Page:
Homesite 5

I have been an avid fan of the HomeSite HTML editor since version 1.2. Back in those days, HomeSite was written and distributed by a single individual, Nick Bradbury. He created HomeSite when he got tired of using Notepad to create the HTML code for his online comic strip, “Dexter on the Net.” The product, even at these early stages, quickly became a favorite of HTML developers around the world. Before version 3 was completed, the software was sold to Allaire, which ended its days as a free product. However, it did not end HomeSite’s days as a viable tool, which all too often happens when a major corporation purchases software from private developers. In 2001, Allaire merged with Macromedia. HomeSite 5 is the first official Macromedia HomeSite release. How can the best HTML editor get better?

In HomeSite 4, there was one main issue that almost made me quit using the application. The main issue was the slow file tree. Using the Windows 2000 operating system, it normally would take between 7-12 seconds to show the files. Thankfully it seems that issue has been corrected in version 5.

The features that have been packed into HomeSite 5 are too numerous to list here. Here is a brief list of the key features:

Powerful Code Editing Tools

  • Tag Editors
  • Tag Insight and Tag Completion
  • Tag Inspector
  • Code Validator

Enhanced Productivity

  • Code Snippets
  • Integrated Workflow
  • ActionScripts
  • Wizards

Customizable Work Environment

  • Extensible User Interface
  • Configurable Workspace
  • Keyboard Shortcuts

Advanced File Management

  • Project Management
  • Secondary Files Tab
  • Scriptable Deployment
  • Auto Backup

Superior Code Navigation

  • Color Coding
  • Split Window
  • Collapsible Code

New file tabs

The second file tab addition is great. There are many times when I work in two different directories. The old method was to work within the file tree back and forth. This became irritating. Now, I can keep two folders open at the same time. The split window enables viewing of two areas of code simultaneously, allowing you to find coding errors easily while working with long blocks of code.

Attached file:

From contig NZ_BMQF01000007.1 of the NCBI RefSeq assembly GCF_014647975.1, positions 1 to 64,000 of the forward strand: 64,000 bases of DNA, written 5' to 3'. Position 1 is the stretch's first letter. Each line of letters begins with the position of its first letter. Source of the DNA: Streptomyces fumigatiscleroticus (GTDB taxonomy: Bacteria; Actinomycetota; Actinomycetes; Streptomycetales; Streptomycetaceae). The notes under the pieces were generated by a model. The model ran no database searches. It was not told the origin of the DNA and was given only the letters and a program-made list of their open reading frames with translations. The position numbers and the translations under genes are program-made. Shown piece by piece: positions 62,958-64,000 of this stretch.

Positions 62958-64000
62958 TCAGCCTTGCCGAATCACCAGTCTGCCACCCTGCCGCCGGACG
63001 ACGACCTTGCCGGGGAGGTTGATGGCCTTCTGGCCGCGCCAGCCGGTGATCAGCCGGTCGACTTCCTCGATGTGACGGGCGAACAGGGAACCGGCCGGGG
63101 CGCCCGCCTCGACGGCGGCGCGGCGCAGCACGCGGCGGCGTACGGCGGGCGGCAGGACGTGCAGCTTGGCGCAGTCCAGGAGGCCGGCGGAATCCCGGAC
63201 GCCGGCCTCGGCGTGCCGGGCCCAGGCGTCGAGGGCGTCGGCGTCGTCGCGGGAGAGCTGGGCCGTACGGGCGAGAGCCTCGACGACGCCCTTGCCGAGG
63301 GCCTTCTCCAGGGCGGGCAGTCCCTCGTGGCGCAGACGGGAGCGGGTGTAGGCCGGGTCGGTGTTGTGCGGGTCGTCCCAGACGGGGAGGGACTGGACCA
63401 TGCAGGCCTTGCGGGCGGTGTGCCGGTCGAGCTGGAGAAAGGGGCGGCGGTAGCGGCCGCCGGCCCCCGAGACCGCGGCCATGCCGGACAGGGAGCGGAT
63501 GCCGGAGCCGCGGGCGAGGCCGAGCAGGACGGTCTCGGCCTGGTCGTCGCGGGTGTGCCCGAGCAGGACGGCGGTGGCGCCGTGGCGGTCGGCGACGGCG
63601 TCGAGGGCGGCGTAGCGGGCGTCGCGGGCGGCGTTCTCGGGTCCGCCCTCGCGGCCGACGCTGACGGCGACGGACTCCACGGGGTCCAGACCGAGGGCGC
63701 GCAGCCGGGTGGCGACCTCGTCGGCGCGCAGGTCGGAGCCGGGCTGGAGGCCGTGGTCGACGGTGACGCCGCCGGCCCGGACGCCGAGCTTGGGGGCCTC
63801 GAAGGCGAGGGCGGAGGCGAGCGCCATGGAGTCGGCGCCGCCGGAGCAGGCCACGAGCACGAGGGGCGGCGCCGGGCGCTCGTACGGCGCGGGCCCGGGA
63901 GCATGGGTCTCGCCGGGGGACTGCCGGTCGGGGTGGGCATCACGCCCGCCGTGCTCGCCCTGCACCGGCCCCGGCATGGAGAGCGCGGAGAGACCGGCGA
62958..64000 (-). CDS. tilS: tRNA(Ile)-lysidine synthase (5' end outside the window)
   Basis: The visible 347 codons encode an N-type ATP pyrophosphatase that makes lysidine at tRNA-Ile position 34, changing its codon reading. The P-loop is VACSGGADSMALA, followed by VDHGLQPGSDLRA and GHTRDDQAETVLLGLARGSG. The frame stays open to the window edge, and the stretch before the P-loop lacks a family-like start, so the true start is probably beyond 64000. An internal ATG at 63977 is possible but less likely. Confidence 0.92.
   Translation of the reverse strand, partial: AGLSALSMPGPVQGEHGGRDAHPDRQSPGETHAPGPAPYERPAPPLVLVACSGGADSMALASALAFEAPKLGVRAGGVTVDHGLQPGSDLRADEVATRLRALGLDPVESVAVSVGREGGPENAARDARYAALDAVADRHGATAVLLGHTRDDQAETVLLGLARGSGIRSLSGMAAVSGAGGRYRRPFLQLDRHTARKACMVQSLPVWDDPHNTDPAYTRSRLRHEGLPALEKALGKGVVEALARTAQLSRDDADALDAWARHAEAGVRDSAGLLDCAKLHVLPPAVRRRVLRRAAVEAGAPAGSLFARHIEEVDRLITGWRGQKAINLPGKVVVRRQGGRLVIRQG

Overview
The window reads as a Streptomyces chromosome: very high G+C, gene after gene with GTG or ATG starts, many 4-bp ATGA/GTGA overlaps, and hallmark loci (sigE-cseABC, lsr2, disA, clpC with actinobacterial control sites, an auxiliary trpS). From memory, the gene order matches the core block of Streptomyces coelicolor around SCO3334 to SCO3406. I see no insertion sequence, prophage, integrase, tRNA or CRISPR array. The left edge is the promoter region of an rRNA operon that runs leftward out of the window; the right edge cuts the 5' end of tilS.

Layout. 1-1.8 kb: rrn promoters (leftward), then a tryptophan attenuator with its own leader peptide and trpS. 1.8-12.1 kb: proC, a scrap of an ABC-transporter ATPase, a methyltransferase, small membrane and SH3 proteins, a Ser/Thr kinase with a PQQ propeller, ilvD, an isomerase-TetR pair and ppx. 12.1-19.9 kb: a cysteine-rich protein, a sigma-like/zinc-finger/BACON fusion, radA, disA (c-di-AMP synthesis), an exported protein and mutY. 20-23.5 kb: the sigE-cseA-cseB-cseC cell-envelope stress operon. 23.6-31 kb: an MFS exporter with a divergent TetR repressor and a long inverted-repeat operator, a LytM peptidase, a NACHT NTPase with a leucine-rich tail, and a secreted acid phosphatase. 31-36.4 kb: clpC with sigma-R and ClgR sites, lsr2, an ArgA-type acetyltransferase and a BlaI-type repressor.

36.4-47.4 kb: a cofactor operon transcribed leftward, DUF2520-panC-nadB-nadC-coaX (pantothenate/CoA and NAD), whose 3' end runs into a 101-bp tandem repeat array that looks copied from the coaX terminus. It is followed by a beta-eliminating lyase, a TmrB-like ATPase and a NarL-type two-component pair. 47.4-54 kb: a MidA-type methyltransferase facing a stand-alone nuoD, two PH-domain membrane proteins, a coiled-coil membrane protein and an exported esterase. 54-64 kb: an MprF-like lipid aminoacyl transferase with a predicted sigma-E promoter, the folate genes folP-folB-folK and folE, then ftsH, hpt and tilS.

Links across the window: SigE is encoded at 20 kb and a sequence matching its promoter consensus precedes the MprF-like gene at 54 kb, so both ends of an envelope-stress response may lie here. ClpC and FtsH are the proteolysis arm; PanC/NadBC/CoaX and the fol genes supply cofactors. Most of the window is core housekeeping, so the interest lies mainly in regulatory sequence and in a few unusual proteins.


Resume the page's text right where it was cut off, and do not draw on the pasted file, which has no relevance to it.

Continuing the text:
HomeSite 5 continues the tradition of including a complete and useful help system. Not only is the complete documentation for the software provided, but also a complete HTML reference guide and another reference guide regarding the use of style sheets. There is even a nice section on developing Dynamic Web Sites, something we hear more and more about these days and browsers get better and better. HomeSite 5 supports HTML’s multiple sets of standards from HTML2.0 -HTML4.0 and includes vast reference sections regarding both Internet Explorer and Netscape HTML extensions. These are fully documented and validated by the HTML validator on command.

It is also possible to configure multiple external browsers for easy viewing/testing of your websites on any browser platform. These can be used to view your pages even before you commit changes in the working documents to disk. The design window can also be split into two panes, one a code view and one a browser view so that you can instantly see the effects of code changes on the output document. This is a handy tool when making changes to a site and cuts down the amount of time the developer must spend switching between Homesite and an External browser or switching the Edit and Browse views within Homesite itself.

Overall, the merger between Macromedia and Allaire has made version 5 even better. Many of the problems or design oversights of previous versions have been totally eliminated. A handful of helpful new features have appeared. I am confident I will be using HomeSite 5 for all of my web development work.

Product Rating:


Windows 98, ME, NT, 2000 or XP


Reviewed by:

Ultraedit, Editpad, Webmaster PRO

Two file tabs, integration with Dreamweaver

Large icons, memory hog, menus can be confusing

Bottom Line:
Still the best text editor on the market.

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